What The Papers Said
There was evidently keen public interest in the forthcoming expedition, and many newspapers and popular magazines ran features about the extreme conditions and severe hardships that would have to be endured.
The Evening Standard (and perhaps other papers too!) made arrangements to publish dispatches as and when they were received – though how such dispatches could be sent from such lonely terrain in the first place is unclear: would the expedition be equipped with a wind-up radio-transmitter, perhaps?
But in the public eye, Captain Frank Kingdon-Ward was the star of the show – understandably, as he was already a well-established and highly-acclaimed Himalayan explorer cum botanist. And Kingdon-Ward wasn't inclined to relinquish the spotlight, as we can see from the first despatch (dated Wednesday 6 Feb 1933), in which his new companion receives only cursory mention.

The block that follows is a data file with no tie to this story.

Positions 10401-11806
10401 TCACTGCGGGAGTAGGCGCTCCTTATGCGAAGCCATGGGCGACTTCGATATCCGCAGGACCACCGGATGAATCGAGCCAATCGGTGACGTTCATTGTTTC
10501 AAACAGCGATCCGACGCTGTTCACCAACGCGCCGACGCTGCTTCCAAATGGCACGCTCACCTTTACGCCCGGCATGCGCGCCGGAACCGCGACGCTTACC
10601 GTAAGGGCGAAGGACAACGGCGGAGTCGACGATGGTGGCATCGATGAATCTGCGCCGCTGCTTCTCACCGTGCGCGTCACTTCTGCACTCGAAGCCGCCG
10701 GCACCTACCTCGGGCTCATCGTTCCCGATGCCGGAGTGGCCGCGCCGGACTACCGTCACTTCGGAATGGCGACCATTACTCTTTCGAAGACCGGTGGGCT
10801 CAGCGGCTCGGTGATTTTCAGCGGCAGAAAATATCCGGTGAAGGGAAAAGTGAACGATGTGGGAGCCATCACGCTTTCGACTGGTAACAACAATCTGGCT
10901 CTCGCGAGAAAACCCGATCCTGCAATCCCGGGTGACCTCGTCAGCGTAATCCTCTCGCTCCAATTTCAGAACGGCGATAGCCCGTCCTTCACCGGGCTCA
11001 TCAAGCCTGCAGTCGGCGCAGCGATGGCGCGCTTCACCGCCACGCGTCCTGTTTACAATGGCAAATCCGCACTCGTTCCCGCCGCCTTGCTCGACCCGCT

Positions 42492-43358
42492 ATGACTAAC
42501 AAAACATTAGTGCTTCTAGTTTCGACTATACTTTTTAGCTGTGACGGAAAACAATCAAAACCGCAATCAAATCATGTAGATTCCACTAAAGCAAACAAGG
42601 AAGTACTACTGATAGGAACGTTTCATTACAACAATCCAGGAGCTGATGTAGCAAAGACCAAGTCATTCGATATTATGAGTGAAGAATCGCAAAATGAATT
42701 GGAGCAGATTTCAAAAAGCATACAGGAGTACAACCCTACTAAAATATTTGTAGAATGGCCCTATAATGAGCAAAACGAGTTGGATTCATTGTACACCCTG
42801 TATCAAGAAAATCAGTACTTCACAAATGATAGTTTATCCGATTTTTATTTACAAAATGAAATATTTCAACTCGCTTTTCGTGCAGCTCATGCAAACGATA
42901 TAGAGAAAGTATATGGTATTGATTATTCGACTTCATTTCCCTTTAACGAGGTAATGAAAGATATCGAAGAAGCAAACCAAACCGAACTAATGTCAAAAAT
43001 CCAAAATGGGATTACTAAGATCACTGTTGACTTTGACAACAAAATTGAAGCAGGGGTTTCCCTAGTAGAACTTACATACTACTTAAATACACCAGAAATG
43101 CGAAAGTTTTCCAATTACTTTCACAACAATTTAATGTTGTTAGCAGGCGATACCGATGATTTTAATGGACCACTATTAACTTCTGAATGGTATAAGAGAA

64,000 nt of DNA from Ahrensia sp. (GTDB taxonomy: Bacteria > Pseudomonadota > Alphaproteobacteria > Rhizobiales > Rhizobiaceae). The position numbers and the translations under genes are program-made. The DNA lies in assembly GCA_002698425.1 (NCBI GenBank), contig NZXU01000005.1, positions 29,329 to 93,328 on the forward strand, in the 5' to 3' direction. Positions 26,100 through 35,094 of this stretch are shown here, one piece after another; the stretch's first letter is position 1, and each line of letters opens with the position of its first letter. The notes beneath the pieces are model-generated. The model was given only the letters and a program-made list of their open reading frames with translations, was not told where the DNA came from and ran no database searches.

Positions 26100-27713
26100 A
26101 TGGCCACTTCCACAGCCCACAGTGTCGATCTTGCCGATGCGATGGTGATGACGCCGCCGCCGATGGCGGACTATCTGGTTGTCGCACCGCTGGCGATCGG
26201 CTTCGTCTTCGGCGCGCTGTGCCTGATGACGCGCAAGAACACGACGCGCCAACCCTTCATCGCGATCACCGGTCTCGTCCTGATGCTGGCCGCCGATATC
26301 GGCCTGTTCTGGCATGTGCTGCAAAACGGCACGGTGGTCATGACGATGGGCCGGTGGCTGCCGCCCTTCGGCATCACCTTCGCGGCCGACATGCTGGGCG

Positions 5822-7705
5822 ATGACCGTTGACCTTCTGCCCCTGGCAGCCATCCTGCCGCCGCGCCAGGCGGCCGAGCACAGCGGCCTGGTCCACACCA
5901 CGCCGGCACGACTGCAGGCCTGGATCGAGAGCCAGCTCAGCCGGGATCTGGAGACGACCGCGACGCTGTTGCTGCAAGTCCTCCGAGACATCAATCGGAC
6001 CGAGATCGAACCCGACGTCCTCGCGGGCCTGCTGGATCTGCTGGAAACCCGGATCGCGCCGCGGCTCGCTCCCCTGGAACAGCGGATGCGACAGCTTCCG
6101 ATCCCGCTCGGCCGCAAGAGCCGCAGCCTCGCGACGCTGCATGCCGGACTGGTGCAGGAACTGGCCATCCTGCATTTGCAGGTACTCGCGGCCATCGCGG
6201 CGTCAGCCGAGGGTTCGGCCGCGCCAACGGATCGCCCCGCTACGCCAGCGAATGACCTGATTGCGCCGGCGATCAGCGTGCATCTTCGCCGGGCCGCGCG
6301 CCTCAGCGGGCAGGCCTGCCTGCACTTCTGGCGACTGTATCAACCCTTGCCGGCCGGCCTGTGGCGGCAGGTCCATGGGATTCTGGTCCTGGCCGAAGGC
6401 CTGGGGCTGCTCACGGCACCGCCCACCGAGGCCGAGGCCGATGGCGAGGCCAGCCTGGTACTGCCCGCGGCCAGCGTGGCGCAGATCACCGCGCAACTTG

This attitude is continued in the next cutting, probably from The Times, but in the cutting beside it (obviously from a far less august and lofty source than The Times) there is a clearly considerable interest in Ron's antecedents and potential.
And in the next item, shown beneath, The Queen's columnist Titania can hardly restrain herself, reporting breathlessly on "the tall Ronald, with that chiselled arresting beauty of his, and the ready disarming smile".
But just to establish that he wasn't always a ray of sunshine, the final cutting (dated March 1934, after he had returned from Tibet) is a photograph of Ron on the morning following his lecture to the Royal Central Asian Society about Zayyul and the South-Eastern Tibet border country.